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Saudi Arabia loans $55m for Tunisian rail renewal

A worker at a phosphate production plant in Metlaoui, Tunisia. Phosphate accounts for 15% of Tunisia's exports Reuters/Zoubeir Souissi
A worker at a phosphate production plant in Metlaoui, Tunisia. Phosphate accounts for 15% of Tunisia's exports
  • Rail essential for phosphate industry
  • SFD loan will update 190km of track
  • IMF deal with Tunisia in limbo

Saudi Arabia has signed a $55 million loan deal with Tunisia to finance the renewal of the North African country’s rail network. 

The railway is used to transport phosphate, a sector that makes up around 4 percent of Tunisia’s GDP and 15 percent of the country’s exports. Tunisia plans to produce eight million tonnes by the end of this year.

The soft loan from the Saudi Fund for Development (SFD) will renew around 190 kilometres of the network.

“This sector contributes to the growth of vital opportunities toward sustainable development, leading to societal wellbeing and progress,” said SFD CEO Sultan bin Abdulrahman Al-Marshad.

The project, which is run by the Tunisian National Railway Company, has a total cost of $166 million.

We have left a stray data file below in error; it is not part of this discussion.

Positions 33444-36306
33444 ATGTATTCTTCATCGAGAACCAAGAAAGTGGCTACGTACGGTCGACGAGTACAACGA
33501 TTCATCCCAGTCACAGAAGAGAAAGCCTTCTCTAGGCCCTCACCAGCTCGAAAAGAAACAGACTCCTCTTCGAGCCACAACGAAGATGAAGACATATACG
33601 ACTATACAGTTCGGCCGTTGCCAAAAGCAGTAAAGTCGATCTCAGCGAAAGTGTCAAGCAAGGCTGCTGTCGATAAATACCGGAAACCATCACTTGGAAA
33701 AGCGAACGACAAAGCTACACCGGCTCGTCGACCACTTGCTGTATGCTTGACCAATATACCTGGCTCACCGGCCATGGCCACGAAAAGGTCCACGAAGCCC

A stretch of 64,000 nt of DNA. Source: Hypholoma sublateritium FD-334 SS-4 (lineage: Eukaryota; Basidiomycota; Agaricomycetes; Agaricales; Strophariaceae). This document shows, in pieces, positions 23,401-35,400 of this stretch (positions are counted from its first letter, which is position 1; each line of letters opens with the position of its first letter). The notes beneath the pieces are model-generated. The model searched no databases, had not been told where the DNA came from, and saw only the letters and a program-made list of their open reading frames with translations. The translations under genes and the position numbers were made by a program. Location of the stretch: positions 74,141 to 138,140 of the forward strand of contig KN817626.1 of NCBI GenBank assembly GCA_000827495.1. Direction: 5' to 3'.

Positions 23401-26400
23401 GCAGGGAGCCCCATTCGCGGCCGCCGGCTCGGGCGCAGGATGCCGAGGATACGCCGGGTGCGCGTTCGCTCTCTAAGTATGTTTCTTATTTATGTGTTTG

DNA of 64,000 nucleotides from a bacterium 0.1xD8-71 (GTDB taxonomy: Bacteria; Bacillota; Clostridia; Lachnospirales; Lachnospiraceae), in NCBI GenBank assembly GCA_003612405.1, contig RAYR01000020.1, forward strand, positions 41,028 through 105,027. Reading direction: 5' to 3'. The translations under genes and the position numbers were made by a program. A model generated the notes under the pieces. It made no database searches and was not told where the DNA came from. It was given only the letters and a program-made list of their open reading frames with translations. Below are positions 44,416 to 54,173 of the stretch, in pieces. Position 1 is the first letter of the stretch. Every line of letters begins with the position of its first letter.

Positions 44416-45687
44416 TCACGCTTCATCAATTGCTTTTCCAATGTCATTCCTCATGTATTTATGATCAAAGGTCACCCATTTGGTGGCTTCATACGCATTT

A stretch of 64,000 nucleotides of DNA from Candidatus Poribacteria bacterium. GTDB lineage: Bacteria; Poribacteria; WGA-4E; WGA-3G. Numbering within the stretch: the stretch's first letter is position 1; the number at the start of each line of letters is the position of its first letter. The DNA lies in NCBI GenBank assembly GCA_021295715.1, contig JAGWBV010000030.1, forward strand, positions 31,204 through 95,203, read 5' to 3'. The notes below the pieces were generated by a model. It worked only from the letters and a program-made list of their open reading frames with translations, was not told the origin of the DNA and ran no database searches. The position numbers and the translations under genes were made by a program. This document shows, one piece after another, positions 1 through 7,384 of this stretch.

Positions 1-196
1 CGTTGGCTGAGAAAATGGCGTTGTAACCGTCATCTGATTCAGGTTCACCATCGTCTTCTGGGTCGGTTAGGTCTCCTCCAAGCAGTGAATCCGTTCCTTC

The first phase will concentrate on the network in the south of the country, particularly the governorates of Sfax, Gafsa and Gabès, and is expected to take two years.

Since 1975, the SFD has supported 35 development projects and programs in Tunisia through soft loans and grants totalling over $1.3 billion.

Funds have been allocated to sectors including social infrastructure, transportation, energy and rural development. The International Monetary Fund (IMF) has forecast GDP growth of 1.9 percent for Tunisia in 2024.

The country received $500 million in financing from Saudi Arabia in July last year and a further $268 million from Italy in August. 

Bailout talks with the IMF have stalled since last October, when a preliminary agreement for a 48-month loan worth close to $2 billion was reached.

Tunisian president Kais Saied’s government refused to accept the terms of the proposed deal, which remains in limbo.

“The IMF does remain a strong partner with Tunisia and will continue to support the authorities in their reform efforts. Should the authorities express interest in the program, we stand ready to engage with them,” Julie Kozack, director of communications at the IMF, said at a briefing on Thursday.

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